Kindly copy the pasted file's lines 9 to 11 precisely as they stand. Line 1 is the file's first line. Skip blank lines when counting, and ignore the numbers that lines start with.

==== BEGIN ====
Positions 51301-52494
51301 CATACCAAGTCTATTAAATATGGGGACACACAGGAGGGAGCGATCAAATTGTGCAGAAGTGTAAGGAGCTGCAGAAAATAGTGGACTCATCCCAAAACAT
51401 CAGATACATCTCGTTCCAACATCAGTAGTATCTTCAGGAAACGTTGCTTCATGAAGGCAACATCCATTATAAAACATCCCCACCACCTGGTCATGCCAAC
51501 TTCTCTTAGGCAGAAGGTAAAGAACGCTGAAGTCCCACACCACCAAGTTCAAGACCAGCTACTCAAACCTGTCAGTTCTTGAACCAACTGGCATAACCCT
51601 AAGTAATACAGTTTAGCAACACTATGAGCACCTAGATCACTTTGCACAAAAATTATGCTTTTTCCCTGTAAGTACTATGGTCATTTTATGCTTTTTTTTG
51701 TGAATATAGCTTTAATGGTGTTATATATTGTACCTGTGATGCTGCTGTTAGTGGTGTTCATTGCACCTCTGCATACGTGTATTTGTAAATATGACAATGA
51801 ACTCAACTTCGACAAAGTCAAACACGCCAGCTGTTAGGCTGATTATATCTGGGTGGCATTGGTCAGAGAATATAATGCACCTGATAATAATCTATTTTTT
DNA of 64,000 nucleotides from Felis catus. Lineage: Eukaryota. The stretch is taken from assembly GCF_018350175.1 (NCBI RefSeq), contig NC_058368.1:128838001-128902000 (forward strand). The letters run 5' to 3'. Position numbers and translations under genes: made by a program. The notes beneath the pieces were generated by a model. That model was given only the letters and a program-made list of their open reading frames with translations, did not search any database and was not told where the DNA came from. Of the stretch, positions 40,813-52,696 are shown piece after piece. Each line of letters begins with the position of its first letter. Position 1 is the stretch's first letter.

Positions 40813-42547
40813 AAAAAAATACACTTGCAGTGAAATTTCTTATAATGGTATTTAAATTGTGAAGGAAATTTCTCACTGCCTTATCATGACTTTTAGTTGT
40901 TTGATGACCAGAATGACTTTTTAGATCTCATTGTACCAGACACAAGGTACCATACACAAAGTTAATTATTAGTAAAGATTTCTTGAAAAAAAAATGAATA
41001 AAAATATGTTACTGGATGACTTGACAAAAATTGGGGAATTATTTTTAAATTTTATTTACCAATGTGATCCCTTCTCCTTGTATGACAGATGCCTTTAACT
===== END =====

Positions 40813-42547
40813 AAAAAAATACACTTGCAGTGAAATTTCTTATAATGGTATTTAAATTGTGAAGGAAATTTCTCACTGCCTTATCATGACTTTTAGTTGT
40901 TTGATGACCAGAATGACTTTTTAGATCTCATTGTACCAGACACAAGGTACCATACACAAAGTTAATTATTAGTAAAGATTTCTTGAAAAAAAAATGAATA